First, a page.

There are still many stigmas surrounding homeless people, but the truth is that they will care for their companion animals no matter what it takes, often going without a meal themselves to care for their furry friends. Homeless people will often tell you that their dog is their child, but unfortunately, homeless people with animals still lack resources. That’s why when we learned about the amazing work My Dog is My Home, a national non-profit with a mission to increase shelter and housing access for people experiencing homelessness with animals, our faith in humanity was restored.
My Dog is My Home recently hosted a first of its kind service fair in Philadelphia, Pennsylvania for the homeless and their animals, partnering with several local organizations including, Misfit Manor, West Chester University, Emancipet, Old Fest, Avery’s and Bad Dog Good Dog. The fair was considered a “soft launch” and the organization hopes to be a twice a year event. The service fair served seven dogs and four humans so far!
The service fair kindly offered veterinary care, pet supplies, grooming, training, as well as spay and neuter vouchers.
My Dog is My Home’s goal is to help build the capacity of local organizations to create a safety net for the Philidelphia’s community’s homeless human-animal families.
My Dog is My Home also works to understand the gaps in service the homeless face. The non-profit interviewed attendees about available and lacking resources. Information collected will be used to create a report to help raise awareness about community needs.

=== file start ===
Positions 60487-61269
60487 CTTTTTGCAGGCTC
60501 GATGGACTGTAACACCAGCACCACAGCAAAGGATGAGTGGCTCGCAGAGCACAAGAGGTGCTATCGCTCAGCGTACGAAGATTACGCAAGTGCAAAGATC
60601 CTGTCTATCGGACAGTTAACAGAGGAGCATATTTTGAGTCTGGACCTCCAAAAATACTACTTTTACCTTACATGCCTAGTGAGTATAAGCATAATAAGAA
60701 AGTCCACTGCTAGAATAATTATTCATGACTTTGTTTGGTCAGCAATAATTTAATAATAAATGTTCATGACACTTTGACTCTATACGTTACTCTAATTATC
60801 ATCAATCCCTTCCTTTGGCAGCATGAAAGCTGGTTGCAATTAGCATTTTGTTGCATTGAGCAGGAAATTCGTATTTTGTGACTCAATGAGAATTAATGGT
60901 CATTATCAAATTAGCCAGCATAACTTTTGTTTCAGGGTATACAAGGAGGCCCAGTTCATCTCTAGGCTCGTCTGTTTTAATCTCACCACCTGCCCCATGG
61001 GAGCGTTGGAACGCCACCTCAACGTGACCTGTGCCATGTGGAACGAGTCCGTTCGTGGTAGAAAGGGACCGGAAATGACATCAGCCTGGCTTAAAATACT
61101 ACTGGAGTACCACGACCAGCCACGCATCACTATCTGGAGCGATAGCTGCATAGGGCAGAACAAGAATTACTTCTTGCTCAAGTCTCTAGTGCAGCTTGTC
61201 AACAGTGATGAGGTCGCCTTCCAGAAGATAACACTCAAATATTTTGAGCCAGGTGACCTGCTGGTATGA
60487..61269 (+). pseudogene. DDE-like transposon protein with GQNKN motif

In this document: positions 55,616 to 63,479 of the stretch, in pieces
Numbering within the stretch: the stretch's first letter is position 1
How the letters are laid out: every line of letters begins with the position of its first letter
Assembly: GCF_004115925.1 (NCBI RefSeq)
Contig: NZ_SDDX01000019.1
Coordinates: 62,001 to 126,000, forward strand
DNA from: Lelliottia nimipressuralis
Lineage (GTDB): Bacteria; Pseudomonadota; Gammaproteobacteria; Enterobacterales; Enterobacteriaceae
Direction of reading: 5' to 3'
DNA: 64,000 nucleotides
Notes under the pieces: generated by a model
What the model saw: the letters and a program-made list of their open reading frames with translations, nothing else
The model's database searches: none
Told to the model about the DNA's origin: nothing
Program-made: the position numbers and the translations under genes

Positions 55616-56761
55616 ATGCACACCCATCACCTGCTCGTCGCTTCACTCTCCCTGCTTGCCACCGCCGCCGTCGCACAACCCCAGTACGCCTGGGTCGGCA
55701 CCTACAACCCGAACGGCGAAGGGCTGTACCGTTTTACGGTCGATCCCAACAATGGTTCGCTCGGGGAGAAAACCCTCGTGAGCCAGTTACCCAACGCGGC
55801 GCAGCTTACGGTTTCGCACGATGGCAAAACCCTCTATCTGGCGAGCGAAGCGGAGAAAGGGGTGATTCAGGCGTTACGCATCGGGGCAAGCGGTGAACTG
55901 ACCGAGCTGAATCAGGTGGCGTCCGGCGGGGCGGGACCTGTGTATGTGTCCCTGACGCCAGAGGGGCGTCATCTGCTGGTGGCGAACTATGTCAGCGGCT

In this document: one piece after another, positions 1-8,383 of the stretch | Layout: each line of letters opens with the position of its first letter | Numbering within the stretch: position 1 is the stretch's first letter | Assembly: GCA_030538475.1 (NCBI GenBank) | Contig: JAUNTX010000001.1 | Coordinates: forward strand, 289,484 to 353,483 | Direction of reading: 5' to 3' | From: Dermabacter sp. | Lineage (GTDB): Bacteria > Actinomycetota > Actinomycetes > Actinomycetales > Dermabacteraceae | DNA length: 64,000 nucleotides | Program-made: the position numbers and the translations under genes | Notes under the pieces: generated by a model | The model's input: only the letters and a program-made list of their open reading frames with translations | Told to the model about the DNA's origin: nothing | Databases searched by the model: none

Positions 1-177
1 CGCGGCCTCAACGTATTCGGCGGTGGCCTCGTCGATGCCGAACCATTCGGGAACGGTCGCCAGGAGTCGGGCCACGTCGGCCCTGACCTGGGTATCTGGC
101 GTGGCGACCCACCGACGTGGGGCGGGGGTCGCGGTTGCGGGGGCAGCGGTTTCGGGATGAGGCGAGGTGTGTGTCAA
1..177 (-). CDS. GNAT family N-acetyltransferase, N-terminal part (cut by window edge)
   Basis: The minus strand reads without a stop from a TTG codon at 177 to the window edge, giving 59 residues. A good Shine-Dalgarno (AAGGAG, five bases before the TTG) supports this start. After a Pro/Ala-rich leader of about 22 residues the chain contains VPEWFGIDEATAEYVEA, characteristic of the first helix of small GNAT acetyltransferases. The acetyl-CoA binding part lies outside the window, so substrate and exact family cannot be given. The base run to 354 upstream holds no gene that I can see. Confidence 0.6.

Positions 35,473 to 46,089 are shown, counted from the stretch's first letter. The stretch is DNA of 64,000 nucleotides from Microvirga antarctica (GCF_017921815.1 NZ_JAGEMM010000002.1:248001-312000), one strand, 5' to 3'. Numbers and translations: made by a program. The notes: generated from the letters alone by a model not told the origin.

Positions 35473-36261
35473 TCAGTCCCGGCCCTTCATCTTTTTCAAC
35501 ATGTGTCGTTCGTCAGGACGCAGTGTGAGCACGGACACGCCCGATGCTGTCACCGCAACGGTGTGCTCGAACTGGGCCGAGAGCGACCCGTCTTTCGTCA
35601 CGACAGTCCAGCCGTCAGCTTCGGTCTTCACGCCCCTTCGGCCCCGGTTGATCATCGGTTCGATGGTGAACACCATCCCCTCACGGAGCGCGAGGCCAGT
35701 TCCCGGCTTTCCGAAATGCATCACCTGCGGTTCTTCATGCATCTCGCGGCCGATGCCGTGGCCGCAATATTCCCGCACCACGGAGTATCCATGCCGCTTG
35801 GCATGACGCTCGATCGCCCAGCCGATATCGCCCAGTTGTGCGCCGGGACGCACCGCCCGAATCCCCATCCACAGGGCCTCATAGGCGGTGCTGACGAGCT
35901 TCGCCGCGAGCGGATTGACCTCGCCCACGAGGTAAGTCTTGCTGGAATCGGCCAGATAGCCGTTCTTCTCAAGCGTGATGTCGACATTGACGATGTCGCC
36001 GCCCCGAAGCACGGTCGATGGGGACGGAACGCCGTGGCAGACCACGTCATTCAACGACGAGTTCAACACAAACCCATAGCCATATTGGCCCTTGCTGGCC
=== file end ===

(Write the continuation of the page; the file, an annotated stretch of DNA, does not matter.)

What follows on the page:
Christine Kim, Founder and Executive Director of My Dog is My Home shared via email that the general public showed huge support for the event. The community was so generous that all leftover donations will be stored at a recently started pet food pantry for the homeless community until the second service fair is held. Amazing!
Feeling motivated to help animals in your area? You too can make a difference in the lives of homeless animals just like Laurel simply by volunteering at your local animal shelter.
Organizations rely heavily on volunteers to assist with animal care and day-to-day operations. There’s never a shortage of things to do and opportunities are available for people of every skill set. You can help take dogs for walks, give them food and water, and make sure their area is clean. If your preference is helping out behind the scenes, you can volunteer your services by assisting with fundraisers, outreach events or general office tasks.
And please, always adopt and never shop!
Image Source: My Dog is My Home